gatsbyThe Great Gatsby-F. Scott Fitzgerald:

Like Wuthering Heights, this novel changed my view of love. I spend the entire story wanting Daisy and Gatsby to be together knowing that it is impossible. Fitzgerald does an astounding job of creating the colorful and decadent world that Gatsby built for Daisy while making it painfully clear that the world will be destroyed. The complicated nature of love and money is portrayed brilliantly and I sympathize more with Gatsby every time I turn the page. The eyes of Dr. T. J. Eckleburg have been an imprint on my mind ever since I finished the book the first time, and I sometimes find myself standing next to Jay on the dock, yearning after a green light of my own.

A Thousand Splendid Suns-Khaled Hosseini:

I don’t think I cried so much over a book in my entire life. I read this novel in a two days–I was captivated by the story, the characters, and Hosseini’s language. Before reading this novel, I knew nothing of Afghan culture or society, and while I still don’t know very much, this novel gave me a deeper understanding of the culture–something I probably couldn’t get from any of the history books in the U.S. Hosseini’s ability to give every character a voice of their own is amazing. I immediately wanted to talk to someone about this book when I finished it, but no one I knew had read it. I hounded my mom for two weeks, and when she finally finished it and came to my room with tears in her eyes, I cried again.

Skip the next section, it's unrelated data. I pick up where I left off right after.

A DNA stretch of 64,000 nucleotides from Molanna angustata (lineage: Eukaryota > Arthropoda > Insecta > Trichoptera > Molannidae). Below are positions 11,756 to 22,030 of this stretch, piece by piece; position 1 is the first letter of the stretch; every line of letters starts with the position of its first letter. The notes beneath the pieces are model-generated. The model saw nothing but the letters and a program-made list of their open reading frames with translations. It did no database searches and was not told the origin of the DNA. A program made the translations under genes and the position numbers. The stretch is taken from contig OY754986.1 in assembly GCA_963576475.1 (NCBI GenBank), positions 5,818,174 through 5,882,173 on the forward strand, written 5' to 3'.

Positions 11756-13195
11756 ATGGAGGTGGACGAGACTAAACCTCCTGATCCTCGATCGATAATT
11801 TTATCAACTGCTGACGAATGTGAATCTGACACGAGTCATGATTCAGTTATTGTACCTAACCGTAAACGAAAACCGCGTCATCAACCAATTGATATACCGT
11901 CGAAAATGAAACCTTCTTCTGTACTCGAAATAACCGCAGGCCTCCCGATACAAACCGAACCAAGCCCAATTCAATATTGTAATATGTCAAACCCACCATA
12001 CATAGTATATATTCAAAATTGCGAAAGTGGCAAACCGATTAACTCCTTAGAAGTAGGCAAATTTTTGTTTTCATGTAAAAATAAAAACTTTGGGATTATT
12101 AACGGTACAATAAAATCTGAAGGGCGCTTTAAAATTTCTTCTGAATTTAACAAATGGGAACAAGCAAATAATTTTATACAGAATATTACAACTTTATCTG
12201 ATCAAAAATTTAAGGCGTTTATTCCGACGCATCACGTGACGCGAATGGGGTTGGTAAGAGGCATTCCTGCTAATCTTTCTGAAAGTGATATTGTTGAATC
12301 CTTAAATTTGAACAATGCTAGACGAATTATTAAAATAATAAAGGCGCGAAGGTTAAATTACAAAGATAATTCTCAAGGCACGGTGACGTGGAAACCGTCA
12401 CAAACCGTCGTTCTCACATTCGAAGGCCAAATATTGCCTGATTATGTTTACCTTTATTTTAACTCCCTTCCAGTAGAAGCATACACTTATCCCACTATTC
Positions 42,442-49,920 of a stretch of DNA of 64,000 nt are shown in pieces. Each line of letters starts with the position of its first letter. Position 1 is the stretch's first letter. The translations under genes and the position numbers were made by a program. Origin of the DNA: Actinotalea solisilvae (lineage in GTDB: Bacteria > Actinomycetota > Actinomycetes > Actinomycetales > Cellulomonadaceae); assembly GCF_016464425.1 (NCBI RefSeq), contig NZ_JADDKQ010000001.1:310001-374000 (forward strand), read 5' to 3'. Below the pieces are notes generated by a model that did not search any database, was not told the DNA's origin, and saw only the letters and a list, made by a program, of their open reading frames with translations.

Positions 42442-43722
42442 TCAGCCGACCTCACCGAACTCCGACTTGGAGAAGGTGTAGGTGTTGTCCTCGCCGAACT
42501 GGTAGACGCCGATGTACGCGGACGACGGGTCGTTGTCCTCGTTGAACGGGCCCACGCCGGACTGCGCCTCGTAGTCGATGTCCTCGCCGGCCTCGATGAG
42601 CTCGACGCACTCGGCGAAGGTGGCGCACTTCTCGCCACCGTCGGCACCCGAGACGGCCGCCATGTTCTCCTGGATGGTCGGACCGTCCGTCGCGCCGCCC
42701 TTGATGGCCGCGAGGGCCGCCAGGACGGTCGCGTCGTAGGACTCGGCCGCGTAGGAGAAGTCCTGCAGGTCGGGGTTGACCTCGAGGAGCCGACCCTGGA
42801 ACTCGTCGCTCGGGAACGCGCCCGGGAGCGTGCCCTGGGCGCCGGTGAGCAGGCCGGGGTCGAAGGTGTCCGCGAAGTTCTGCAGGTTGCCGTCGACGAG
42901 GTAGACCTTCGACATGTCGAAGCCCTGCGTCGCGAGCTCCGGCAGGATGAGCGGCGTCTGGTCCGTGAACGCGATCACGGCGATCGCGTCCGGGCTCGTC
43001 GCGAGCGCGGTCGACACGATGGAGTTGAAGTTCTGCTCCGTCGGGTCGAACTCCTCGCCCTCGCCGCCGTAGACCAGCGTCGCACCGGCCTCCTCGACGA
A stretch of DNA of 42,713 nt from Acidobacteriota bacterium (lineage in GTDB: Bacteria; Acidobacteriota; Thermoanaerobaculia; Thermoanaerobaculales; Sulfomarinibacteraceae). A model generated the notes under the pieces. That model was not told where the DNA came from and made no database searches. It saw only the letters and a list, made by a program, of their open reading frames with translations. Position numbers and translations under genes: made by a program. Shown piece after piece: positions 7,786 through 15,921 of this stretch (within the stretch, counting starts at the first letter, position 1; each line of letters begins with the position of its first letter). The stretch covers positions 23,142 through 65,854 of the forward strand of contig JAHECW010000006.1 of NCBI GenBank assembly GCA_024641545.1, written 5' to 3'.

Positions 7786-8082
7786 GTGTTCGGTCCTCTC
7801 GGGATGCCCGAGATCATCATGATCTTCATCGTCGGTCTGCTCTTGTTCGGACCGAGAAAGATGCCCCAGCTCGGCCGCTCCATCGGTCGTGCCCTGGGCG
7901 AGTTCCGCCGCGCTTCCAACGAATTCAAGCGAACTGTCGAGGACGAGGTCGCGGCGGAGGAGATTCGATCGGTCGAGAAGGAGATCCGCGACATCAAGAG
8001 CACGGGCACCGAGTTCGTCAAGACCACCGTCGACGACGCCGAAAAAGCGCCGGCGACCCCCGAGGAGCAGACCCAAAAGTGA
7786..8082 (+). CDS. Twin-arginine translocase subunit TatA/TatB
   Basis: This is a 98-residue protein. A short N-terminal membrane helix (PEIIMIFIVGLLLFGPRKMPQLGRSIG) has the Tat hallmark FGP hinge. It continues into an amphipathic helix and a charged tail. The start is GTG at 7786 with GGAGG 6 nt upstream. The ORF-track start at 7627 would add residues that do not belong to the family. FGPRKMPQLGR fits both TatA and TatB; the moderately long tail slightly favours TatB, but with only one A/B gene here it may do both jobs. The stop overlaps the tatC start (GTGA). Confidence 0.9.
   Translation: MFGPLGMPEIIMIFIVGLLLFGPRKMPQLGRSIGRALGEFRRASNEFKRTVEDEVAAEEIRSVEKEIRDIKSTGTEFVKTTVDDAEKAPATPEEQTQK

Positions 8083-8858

Notes-from-a-tilt-a-whirlNotes from the Tilt-a-Whirl-N.D. Wilson:

This is the first and only book I have ever finished and immediately turned back to page one and read again. I was deeply moved and inspired by this book (as made obvious by the number of quotes I posted on Facebook while reading it). Notes has shaped my faith in ways that I cannot even put into words. I’ve come to appreciate the little miracles that happen every day and I am overcome with the amount of love and grace that God bestows on me. There isn’t a single Bible verse in the whole book-but it doesn’t need one. For fear of doing the book a grand injustice, I will simply leave you with one of my favorite quotes: “But why would any Christian claim that God has stopped talking? Did he speak the world into existence? Does matter exist apart from him? Is it still here? Are you still here? Then He is still speaking.”

So that’s it. The ten books that have influenced me the most. What are yours?

Happy reading.